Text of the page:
If you’ve got changes in the master branch, you’ve got an urgent hotfix to go, you’re going to end up having to do a load of Git magic to try and get the thing resolved.
And that goes against our principle of not having feature branches or like a full release strategy using branches.
So, that brings us back around to feature flags.
So, if we’ve got some code or some particular feature or a change that we don’t want to actually be deployed yet, how do we handle that without it going out when we deploy?
So we can use feature flags. Now, in essence, we’re talking about an if-statement or some kind of conditional.
And we’re going to wrap our change in that conditional. And only if it’s true, will that new code get run. And this allows us to deploy code to production. And as long as the feature toggle is switched off, effectively, there’s no change. The net result will be no change to users.
But it allows you to ship code still.
And these feature toggles, you can sort of classify into two different forms. We’ve got temporary and permanent.
So, temporary toggles can be used for feature rollout and experimentation. We’ve got some great examples of how we do that in a minute.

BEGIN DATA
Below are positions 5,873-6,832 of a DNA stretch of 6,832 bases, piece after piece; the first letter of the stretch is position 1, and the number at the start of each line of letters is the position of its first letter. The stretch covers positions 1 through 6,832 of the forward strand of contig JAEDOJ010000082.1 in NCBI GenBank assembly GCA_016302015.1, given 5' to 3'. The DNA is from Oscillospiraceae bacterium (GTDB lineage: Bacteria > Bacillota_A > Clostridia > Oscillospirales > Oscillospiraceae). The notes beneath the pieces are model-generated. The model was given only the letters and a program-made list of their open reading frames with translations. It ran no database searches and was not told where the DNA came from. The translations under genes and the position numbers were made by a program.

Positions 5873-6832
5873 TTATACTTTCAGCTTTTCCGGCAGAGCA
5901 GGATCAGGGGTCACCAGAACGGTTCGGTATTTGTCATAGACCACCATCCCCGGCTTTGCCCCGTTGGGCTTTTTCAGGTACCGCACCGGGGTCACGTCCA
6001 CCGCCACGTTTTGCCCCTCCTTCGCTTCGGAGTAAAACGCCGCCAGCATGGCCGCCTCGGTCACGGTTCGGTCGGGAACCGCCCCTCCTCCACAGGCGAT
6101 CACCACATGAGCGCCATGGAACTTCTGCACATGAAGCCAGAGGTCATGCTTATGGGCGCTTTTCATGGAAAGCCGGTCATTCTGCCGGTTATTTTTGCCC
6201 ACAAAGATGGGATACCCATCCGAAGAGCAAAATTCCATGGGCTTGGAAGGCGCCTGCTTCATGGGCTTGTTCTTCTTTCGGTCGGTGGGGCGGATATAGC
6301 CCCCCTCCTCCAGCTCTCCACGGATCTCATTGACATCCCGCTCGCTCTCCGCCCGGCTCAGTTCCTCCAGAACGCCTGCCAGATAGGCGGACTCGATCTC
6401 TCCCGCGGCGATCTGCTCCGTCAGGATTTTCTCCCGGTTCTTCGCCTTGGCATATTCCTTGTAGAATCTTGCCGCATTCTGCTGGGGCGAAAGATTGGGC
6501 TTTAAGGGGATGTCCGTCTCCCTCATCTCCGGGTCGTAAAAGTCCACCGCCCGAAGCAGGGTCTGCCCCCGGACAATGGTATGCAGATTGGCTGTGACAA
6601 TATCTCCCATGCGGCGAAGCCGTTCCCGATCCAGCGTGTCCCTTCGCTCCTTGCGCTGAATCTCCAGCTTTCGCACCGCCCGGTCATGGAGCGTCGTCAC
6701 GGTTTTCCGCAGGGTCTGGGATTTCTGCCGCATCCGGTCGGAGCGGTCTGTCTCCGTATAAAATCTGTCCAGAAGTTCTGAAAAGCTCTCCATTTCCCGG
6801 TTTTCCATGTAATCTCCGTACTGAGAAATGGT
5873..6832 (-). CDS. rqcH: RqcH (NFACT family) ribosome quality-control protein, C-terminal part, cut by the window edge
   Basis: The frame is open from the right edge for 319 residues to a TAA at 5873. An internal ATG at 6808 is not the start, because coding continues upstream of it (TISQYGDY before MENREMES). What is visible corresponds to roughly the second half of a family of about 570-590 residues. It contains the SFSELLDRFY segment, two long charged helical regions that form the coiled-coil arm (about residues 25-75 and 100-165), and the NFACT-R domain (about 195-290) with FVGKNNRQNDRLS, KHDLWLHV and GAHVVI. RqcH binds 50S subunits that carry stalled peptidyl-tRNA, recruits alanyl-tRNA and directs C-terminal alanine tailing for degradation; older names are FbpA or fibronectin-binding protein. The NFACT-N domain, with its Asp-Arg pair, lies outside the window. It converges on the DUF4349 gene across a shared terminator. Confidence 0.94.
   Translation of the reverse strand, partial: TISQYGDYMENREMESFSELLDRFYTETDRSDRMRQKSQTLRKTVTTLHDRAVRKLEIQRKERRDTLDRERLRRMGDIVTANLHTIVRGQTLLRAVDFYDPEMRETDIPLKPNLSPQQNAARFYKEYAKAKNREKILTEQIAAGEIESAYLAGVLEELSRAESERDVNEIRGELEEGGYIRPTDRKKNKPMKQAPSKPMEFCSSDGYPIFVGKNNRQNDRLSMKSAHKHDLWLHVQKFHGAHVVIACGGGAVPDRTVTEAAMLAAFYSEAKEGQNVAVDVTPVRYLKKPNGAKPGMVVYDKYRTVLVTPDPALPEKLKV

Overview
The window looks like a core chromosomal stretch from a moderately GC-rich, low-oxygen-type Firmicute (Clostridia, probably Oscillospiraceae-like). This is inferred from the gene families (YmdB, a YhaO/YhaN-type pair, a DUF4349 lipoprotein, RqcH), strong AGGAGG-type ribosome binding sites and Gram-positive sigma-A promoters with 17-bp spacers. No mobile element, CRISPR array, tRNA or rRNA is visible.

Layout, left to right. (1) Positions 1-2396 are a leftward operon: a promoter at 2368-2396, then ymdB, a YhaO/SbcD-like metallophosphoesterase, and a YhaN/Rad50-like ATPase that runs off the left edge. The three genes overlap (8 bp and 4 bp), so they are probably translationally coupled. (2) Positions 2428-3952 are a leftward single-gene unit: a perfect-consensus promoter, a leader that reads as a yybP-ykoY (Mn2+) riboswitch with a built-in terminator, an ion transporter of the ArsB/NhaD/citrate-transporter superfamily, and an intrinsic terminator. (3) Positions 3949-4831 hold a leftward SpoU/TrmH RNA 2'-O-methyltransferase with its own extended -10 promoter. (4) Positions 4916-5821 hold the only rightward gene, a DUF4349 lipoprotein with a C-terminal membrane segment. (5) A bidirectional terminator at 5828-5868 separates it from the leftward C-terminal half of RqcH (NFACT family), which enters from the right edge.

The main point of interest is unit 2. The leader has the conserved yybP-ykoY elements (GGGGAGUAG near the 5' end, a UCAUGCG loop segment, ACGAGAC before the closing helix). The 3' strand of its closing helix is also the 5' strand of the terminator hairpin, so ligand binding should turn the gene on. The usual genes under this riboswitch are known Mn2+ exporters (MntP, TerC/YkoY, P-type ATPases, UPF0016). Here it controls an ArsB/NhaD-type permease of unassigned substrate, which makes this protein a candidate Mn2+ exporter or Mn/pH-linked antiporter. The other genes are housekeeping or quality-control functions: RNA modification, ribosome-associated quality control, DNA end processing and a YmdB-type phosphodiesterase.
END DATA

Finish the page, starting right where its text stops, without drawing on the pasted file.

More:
The permanent ones, however, are also quite interesting. So these can be used for incident mitigation and failover.
So, imagine if you’ve got a service you’re reliant on goes down, you can use a feature toggle to turn off that feature or hide it from the user.
Or you might want to pull up some different signposting to say, “We know there’s some issues happening at the moment, how about you try this instead.”
Some kind of degraded experience, rather than just flat out erroring. It allows you to put messaging up during incidents as well. So you may be failing with kind of status pages, that kind of thing. You can actually integrate those into your app, you can turn on the feature toggle to say, “Yeah, we know there’s an issue. How about this instead?”
Some guidance for the user.
Mitigating incidents through failover
And then in terms of failover, we’ve got stability to do things like read-only modes.
So, if you’ve got a service that’s stateful, you’ve got a database somewhere.
What if you had a read replica database, that if the primary goes down and there’s some kind of latency between switching over, rather than your services erroring for that time—what if you just went into a read-only mode?